Pet therapy: Casey’s Depression What people don’t know about depression is that a lot of times there is no reason for the unhappiness; there doesn’t need to have been a traumatic experience to feel depression. Of course, that can be the case if the trauma is not dealt with. Either way, depression can take over our lives before we know what hit us. When there has been no trauma, as in the following case study, people feel hopeless that they can find happiness again. After all, why would they think they could feel better if nothing specific is wrong in their lives? They don’t have a trauma to deal with, and they don’t have a specific change to make. Unfortunately, that is one reason people mistakenly don’t seek treatment. But things in our brain circuitry change quickly without our knowledge and often without reason, and we end up feeling depressed and don’t know how to feel better. Traumatic experience or not, there are many therapeutic treatments designed to help people with depression. So many people suffer from depression, and many find their way back to happiness with effort and trust in therapy and their therapist. If it weren’t possible, people wouldn’t seek therapy because there would be no evidence of that people can get better. It is important to know that therapy is a slow process no matter what, which is why you need to trust in it.
Pet therapy is one therapeutic intervention that works to treat depression and other psychological problems in people who like animals. It is used as an adjunct to more traditional therapies. The following account of Casey’s depression and pet therapy as part of her treatment shows how it works:
Casey came to therapy because she was feeling depressed, and couldn’t function anymore. There were some days that she couldn’t get out bed, she stopped talking to her friends, and felt that her life wasn’t worth living if she had to feel pain all the time. She didn’t know why she felt so unhappy; nothing bad was happening to her, but she couldn’t shake her unhappiness. Her mother begged her to try going to therapy, and told her about The Center For Growth, and Annabell the therapy dog who works there.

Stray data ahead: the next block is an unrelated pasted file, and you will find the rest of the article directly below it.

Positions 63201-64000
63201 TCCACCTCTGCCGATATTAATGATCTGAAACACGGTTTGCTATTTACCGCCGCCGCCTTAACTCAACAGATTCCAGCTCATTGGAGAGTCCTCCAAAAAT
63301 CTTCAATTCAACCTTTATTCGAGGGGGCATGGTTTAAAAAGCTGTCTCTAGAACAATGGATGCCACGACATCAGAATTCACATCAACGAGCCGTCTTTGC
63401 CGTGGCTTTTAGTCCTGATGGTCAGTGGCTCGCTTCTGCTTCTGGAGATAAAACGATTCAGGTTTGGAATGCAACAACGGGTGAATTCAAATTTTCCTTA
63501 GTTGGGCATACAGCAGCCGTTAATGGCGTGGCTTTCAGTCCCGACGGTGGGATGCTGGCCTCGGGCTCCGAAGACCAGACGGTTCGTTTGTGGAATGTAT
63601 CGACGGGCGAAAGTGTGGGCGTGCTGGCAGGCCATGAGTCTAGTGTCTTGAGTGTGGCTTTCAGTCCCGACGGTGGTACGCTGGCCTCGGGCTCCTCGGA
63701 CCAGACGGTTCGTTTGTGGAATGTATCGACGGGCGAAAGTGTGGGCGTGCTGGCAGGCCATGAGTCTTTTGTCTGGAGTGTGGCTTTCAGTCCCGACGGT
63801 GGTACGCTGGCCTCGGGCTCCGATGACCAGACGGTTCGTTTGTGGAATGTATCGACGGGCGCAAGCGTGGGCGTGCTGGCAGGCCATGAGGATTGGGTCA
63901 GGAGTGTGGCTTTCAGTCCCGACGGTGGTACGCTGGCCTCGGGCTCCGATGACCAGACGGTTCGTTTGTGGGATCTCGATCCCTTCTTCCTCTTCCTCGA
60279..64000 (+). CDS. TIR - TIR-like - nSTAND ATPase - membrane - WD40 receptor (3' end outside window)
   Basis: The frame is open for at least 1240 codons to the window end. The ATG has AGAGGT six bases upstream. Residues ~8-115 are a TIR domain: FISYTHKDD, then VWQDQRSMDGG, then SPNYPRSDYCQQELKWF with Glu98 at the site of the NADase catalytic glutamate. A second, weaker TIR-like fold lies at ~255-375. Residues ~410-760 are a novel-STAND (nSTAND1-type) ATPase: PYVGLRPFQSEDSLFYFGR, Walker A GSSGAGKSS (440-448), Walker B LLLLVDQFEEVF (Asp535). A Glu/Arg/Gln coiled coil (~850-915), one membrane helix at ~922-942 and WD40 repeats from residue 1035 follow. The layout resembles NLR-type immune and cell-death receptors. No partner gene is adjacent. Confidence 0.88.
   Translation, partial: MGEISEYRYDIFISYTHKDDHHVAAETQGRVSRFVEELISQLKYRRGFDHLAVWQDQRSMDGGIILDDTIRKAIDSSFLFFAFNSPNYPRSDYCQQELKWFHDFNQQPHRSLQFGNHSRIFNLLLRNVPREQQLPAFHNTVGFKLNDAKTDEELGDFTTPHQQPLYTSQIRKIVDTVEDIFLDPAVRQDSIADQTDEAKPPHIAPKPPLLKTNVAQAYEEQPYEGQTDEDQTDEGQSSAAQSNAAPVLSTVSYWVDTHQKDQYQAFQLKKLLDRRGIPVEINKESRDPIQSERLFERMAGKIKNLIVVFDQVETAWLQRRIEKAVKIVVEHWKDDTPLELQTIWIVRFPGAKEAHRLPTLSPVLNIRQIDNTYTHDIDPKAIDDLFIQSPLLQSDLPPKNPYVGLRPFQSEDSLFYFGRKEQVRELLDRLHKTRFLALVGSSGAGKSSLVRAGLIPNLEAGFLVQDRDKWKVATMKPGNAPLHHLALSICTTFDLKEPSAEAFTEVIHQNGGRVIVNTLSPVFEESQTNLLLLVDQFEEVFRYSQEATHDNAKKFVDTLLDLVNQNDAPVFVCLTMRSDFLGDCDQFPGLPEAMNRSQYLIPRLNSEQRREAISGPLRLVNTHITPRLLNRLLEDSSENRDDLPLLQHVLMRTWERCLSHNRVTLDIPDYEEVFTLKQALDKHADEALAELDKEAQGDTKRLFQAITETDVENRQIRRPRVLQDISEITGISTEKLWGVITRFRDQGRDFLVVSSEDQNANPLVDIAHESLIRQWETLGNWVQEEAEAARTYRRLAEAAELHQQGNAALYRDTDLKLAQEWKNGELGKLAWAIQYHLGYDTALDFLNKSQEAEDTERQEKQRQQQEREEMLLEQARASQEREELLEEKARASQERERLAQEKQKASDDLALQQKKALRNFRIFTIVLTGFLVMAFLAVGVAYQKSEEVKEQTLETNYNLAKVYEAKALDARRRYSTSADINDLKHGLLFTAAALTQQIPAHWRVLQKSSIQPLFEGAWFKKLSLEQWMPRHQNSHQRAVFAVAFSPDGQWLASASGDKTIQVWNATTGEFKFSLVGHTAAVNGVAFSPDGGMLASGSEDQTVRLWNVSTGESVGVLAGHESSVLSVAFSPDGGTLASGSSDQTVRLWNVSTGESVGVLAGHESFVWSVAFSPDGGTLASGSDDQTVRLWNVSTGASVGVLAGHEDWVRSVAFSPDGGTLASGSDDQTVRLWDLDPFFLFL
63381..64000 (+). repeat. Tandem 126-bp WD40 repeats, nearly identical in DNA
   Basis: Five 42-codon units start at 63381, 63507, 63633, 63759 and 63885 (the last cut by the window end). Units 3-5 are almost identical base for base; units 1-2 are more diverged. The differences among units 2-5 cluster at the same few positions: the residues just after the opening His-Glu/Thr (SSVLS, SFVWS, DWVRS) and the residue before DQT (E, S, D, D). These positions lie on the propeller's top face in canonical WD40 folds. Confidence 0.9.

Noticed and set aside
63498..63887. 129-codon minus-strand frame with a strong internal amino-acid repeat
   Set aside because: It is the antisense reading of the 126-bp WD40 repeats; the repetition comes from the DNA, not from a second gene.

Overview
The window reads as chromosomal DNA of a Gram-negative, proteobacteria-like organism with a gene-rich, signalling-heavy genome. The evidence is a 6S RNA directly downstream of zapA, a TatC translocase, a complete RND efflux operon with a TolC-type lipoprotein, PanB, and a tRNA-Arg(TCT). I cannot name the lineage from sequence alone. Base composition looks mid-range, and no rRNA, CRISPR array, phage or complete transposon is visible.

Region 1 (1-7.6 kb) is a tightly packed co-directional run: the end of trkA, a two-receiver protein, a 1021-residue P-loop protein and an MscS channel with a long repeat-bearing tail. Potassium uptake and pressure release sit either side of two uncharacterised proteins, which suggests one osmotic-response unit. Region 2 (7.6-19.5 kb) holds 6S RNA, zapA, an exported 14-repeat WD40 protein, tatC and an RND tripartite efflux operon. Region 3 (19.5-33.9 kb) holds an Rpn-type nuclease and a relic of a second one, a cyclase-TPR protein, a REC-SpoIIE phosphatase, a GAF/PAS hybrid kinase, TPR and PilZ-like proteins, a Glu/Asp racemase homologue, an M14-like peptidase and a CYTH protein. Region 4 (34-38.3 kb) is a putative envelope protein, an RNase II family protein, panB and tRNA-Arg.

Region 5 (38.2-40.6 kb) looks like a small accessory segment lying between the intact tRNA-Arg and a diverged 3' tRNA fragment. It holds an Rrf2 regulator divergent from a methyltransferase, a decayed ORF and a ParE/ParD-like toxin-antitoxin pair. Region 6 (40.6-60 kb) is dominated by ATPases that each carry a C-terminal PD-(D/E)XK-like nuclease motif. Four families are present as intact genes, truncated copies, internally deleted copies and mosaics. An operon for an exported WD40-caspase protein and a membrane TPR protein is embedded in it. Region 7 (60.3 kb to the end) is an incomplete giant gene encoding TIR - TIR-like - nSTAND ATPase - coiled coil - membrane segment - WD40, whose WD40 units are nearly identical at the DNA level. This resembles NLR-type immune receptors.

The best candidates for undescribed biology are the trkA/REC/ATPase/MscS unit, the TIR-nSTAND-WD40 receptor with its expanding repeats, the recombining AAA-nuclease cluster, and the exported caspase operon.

When Casey arrived in my office, she looked pale and tired. I asked her to have a seat wherever she liked, and my trained and licensed therapy dog Annabell ran to her and leaned into her. Annabell can sense people’s moods. Casey began to pet her, and Annabell moved in closer and loved Case immediately. Casey and I talked about Annabell for a little while; she asked many questions as she pet her. Annabell rolled over on Casey and acted like a clown, making her laugh. It had been a while since she laughed. Casey seemed much more relaxed within a few minutes. That is one effect of a therapy dog: she helps people relax so they can benefit from therapy.
When Casey felt less anxious, we began to talk and develop a relationship so that she could feel safe. She continued to pet Annabell for the rest of our first session together, and periodically Annabell let her know she was enjoying Casey’s company with a nudge and a lick.
Casey and I began to meet once a week. Each time she arrived, Annabell ran to her and couldn’t wait to sit with her. Casey and I explored her feelings and her life slowly, and when she needed a break, Casey would help me teach Annabell new tricks. She commented on the fact that you can teach a dog new tricks, despite popular belief. She enjoyed her time with Annabell and in therapy, and it reminded her what feeling relaxed and happy felt like. This made her more and more determined to work toward overcoming her depression.
Eventually, Casey started to get out bed, and out of her house. She made slow but steady progress. We continued to meet once a week for the next couple of years because Casey felt that even though she was feeling better, she felt best after leaving therapy, and never wanted to hold anything in that could lead her to depression again. She was able to talk, get things off her chest, and never be judged by the ever-loving Annabell.
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